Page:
Nerdy Apple Bottom wrote a post. About her son. As many parenting bloggers are wont to do. And she posted it on her blogas well as BlogHer, and 44,000+ comments later, people are still talking about her son's Daphne costume. Except now that it is on CNN, Forbes, and the newspapers around the country, the discussion is no longer about whether or not her son should wear a Daphne costume to school for Halloween, but has crossed the line into critiquing Nerdy Apple Bottom's parenting in general.
Forbes called the post a "lesson in bad mommy blogging." The Star Ledger pointed out the disturbing comments on the post. And a child psychologist on CNN praised and slammed Nerdy Apple Bottom at the same time (seriously, Mr. Gardere, you need to control your facial commentary).
She appeared on the TODAY show to discuss both the post and the backlash:
But in the aftermath of all of this, BlogHer wanted to know how one processes it emotionally when a personal blog post goes viral, and suddenly, it's not your friends telling you what they think, but the entire world.
When she wrote the post, she had no idea it would reach such a large audience. She explains,
I had no idea. I generally have about a dozen readers. I do use NetworkedBlogs on Facebook so my posts show up on there. But even with that, I thought maybe a few dozen might read it.
She admitted that she didn't spend hours crafting the post. Instead, "It took me about 10 minutes with the shorties running amok, a quick reread to check for errors, and then I published." After she posted, it felt cathartic to get it off her chest, and she thought it would end there.
And then people started reading it and the comments started pouring in -- almost 45,000 comments in all. Newspapers started to write about it, and she appeared via phone or live on a handful of television shows. She admits that the response the piece got was mostly positive with a few loud negative comments thrown in as well.
I would say 98% has been positive. Overwhelmingly so. There are so many people from all over the world and from all walks off life that have contacted me. It is mind-boggling to me how this post resonated with so many. Of course, there were the dissenters. Some very vocal. Some incredibly mean and hateful. Fortunately, I am okay with that. I know that there will be people that disagree with me on many things. I just wish we could disagree in a more respectful manner.
But it wasn't just the content of the comments; it was the sheer number too. Until it happens, most think it would be lovely to receive 45,000 pieces of feedback, especially if 98% of it is supportive. But the reality of receiving that many comments is far from bliss:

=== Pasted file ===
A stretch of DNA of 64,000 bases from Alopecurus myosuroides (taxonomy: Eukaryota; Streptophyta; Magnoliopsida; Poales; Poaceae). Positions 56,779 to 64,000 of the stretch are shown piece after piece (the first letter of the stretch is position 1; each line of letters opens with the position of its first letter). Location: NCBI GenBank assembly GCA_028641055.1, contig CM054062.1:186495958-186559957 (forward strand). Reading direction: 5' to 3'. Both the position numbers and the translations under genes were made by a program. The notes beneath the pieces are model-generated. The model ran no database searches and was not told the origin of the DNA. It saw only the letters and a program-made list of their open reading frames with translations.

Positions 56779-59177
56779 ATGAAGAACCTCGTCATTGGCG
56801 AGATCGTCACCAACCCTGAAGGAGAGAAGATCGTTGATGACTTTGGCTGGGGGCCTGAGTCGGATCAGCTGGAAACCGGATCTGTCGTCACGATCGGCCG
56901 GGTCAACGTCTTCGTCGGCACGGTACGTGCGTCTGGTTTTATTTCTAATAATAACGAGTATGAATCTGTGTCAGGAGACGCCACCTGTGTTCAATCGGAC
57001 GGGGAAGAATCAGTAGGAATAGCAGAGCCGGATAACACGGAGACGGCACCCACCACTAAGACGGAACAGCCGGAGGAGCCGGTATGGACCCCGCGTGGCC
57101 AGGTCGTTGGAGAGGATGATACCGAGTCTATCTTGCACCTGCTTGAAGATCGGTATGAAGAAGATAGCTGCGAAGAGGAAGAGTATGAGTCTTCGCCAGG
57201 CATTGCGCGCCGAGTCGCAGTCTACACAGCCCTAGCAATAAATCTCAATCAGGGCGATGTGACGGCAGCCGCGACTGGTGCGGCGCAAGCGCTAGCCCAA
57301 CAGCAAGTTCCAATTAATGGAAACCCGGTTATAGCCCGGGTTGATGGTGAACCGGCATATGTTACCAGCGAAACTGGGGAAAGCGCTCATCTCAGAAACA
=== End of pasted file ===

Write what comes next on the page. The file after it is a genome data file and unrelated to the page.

I was freaked out, I'm not going to lie. And overwhelmed. To put it mildly. I used to moderate comments and get emailed when a comment posts. I had to turn that off within 24 hours as there were so many coming in so fast I couldn't keep up. After I realized just how big it was getting, I stopped trying to keep up with reading the response and started trying to wrap my mind around what was going on. I tried to focus on the fact that my little family story had in fact become an international one. That this had become much bigger than just my Boo and me.
Appearing on the television shows was a mixed bag of emotions too:
It feels bizarre and fantastic and heartbreaking and heartwarming. It is a testament to the good in the world that wants to spread a good message. It is also a case study in how quickly things can happen and how the big conversations can get started.
And this is a big conversation, one that is still continuing weeks later. And what can't be lost in all of this is that Nerdy Apple Bottom has given us a small slice of her life and we can only know what goes onto the screen. From there, we can look at the moment in hand, but we can't possibly know how she parents or who she is overall.
And that is an important point that needs to be part of this conversation as well -- not jumping from a single blog post and making it define the person as a whole. Nerdy Apple Bottom is so much more than a single Halloween costume. And yet, that single Halloween costume is indicative of what we can know from her writing: that she is broad-minded, confident, and not one to shy away from the tough questions or tough situations.
She ends with these thoughts on the emotional side of a blog post going viral:
It was very emotional. Having people comment on your parenting is certainly a personal thing. So many people out there that wished they had someone stand up for them, special needs, minorities, 'tomboys,' etc. I received a lot of stories that broke my heart. I just wanted to hug them all. And on the flip side, those that criticized were hurtful. Some were downright vindictive. Calling a 5-year-old boy a 'faggot' is never okay in my book, no matter how bad of a parent you think his mother is. But I think I've made it to a place where those things don't hurt so much. Too much good came out of this for me to linger on the tiny bit of negative. This story meant something to a whole lot of people. I'm glad to be a part of that.
Have you ever had a blog post go viral? Do you have a fairly large daily audience on your blog and are accustomed to having a broad range of readers? Does the emotional side of having a blog post go viral resonate with you?
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